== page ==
Selling Backstage – The Key To Engaging Your Team

Shannon Waller
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A lot of the entrepreneurs I deal with are incredibly good at selling. They have fabulous communication skills, they’re great listeners, and they make sales by really looking out for what their clients and customers want. That’s what selling is at its best: motivating people to take action on a positive future result.

[bctt tweet=”Selling is motivating people to take action on a positive future result.”]

Yet it doesn’t occur to them to do that with their team members.

“I’m paying them,” you might think, “so they should just do what I want.” Do your clients or customers just do what you want? No. You make a sale by getting into someone’s shoes, solving their problems, and connecting with their goals. And, just like clients, your team members might resist being told what to do, but they’ll respond to being given a compelling context.

At Strategic Coach, we “sell backstage” by using an incredibly powerful form of communication and delegation.

The first thing we do at the start of any new project is look at what we want to accomplish and explain why. Why this as opposed to something else? What’s the biggest difference this will make? If you’re not sold on this being a great idea, don’t try to convince anyone else!

Now describe what it will look like when this is done—and done well. How much effort should your team members put in? By when does it need to be done? How can they win? Nike can say, “Just do it!” but your team members need more than that from you. They need a clear picture of your success criteria so they can be confident, committed, and creative, and take action.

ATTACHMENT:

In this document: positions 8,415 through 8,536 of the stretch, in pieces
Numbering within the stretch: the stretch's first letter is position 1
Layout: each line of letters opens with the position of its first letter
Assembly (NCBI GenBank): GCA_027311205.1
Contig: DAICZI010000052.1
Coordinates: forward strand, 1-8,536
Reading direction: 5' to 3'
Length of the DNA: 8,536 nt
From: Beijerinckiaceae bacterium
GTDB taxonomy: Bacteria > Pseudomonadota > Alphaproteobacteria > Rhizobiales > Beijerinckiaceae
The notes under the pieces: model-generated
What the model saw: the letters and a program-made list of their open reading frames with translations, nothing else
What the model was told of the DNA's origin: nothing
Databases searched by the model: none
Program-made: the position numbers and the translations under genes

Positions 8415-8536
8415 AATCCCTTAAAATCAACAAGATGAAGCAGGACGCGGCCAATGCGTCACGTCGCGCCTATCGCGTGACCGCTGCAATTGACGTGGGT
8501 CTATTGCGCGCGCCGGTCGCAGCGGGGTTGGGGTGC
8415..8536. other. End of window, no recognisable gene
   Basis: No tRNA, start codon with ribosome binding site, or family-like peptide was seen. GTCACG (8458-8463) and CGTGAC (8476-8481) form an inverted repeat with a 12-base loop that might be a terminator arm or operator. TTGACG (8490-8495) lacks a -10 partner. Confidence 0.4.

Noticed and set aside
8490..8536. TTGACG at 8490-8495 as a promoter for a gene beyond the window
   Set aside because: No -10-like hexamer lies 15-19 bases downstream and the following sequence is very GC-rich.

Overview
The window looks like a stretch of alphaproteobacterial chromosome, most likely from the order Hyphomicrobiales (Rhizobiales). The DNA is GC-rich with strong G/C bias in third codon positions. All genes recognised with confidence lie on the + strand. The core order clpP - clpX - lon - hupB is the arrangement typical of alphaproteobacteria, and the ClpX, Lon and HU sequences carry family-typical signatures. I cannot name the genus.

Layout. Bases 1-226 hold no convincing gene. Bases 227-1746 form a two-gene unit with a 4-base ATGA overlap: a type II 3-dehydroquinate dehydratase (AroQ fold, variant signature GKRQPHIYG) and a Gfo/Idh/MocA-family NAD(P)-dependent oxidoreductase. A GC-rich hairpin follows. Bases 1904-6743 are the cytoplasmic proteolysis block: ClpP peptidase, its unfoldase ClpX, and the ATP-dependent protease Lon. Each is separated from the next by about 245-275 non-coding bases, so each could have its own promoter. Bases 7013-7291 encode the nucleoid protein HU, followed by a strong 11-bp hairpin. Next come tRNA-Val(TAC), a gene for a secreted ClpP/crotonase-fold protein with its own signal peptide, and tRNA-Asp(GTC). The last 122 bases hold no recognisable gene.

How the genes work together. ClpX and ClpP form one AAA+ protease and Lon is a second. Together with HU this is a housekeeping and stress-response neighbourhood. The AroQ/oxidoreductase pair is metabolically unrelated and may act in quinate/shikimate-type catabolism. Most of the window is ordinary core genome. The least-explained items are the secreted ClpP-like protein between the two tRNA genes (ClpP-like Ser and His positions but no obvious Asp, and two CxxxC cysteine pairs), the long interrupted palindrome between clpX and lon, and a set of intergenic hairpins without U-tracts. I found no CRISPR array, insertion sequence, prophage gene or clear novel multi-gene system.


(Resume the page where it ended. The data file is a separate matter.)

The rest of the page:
Next, engage the two most powerful emotions: excitement and fear.

Looking into the future, what exciting things are possible if you and your team members manage to achieve your ideal outcome? What will it do for your reputation, your resources, your capabilities, and your clients? These possibilities spark excitement, which sells people on why they’d want to be involved in the project.

Then flip it around and ask what happens if you fail badly at this—or don’t take any action at all. You don’t want to go into a pit of despair here, but map out the worst-case scenario so everyone understands what the potential pitfalls are and how to avoid them. Plus, the fear of that outcome is a powerful motivator too!

To get your business where it is, you’ve really honed your ability to talk to people on the Front Stage, to listen to their goals, their strengths, their worries, and their ambitions for the future. This is a very sophisticated skill.

All you need to do to sell to your “audience” backstage is to turn that skill around and have those same conversations with your team. You’ll find that all of a sudden, they’re completely on board and excited.

This is what great leaders do with their organizations: they look at their team members as an audience, address their issues, and get them inspired. And that’s what you do when you sell backstage.

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